He Shall Be Released?

When I first began to practice law, I was with a small, general practice firm that took whatever walked in the door. At one point, we had a federal court appointment to represent a defendant in an alleged drug conspiracy involving the Pagans motorcycle gang.

In response to our discovery requests, the U.S. Attorney’s Office dumped on us a ton of wiretap transcripts between the various Pagans and their followers and even mail that had been picked up in physical searches. When I say “dumped,” I mean “thrown in a box, randomly and in no particular order, and delivered to us.” It was my job to go through each piece of paper to see whether there was any possible evidence that would exculpate our client.

As I read the material, a strange pattern appeared. The Pagans did not believe that they were engaged in any wrongdoing. Rather, they believed that they were the objects of a conspiracy of by law enforcement and were being unfairly persecuted. In a very real way, it was like looking through a window into a universe of some alternative reality.

Tonight, I read the Sean Hannity/Paul Manafort text message “conversation.” Again, I had the same feeling of looking at some alternative reality. Manafort believed that the Office of Special Prosecutor, particularly Andrew Weisman, was in a conspiracy with the “Main Stream Media” to frame him. I don’t know whether Hannity actually also believed that, but he certainly feed Manafort’s fantasy.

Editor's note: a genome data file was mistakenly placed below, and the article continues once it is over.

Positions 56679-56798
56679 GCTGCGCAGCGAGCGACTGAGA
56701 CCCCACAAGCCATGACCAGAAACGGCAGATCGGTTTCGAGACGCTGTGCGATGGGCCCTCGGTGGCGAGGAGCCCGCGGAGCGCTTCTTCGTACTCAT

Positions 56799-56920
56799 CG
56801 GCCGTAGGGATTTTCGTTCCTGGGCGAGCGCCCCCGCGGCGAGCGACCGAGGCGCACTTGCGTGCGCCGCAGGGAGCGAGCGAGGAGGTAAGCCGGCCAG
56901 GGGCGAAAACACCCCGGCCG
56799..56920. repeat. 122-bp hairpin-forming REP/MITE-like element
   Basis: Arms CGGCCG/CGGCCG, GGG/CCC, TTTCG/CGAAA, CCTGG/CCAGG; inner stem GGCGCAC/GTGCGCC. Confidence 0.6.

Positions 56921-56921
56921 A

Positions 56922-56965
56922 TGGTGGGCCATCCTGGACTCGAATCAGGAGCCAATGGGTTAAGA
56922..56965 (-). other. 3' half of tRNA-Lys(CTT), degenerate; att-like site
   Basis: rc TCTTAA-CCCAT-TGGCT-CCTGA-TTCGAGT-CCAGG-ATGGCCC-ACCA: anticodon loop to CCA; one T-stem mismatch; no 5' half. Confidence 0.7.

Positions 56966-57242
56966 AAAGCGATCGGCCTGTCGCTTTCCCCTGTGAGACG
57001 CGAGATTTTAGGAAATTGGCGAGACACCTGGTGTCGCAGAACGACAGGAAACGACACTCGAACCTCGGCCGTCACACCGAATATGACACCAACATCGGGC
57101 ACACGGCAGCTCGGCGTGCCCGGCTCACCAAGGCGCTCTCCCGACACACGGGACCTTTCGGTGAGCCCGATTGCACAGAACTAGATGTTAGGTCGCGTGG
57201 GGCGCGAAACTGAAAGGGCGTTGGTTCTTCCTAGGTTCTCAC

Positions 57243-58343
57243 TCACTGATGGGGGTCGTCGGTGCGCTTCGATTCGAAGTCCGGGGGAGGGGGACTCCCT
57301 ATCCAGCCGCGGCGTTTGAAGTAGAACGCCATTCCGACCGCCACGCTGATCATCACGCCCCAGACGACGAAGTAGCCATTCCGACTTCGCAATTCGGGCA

The text stream ended on June 5, 2018. Since then, Manafort has been convicted by a jury of five counts of tax fraud, one count of failure to file a report of foreign bank and financial accounts and two counts of bank fraud. The jury voted 11-1 on 10 other charges. And, of course, Manafort has pleaded guilty to two counts of conspiracy. There was a conspiracy, but no one conducted by prosecutors.

I haven’t had much contact with the criminal justice system since those early days in practice. But perhaps because also I watched Martin Scorsese’s documentary Rolling Thunder Revue: A Bob Dylan Story tonight and then read the text exchange, I saw certain of Dylan’s lyrics in a different light. That is, perhaps most criminal defendants are as self-deluded as those Pagans and Paul Manafort:

Down here next to me in this lonely crowd
Is a man who swears he’s not to blame
All day long I hear him cry so loud
Calling out that he’s been framed

One thought on “He Shall Be Released?”

  1. I am way up in the bleachers but one thing that strikes me is it doesn’t seem like we give people that much of a sentence discount for pleading guilty. I could be wrong though – it just seems that way. And it must be weird to be a prosecutor, bc I think any person can probably be found guilty of something, if examined closely enough. It’s a bit scary.

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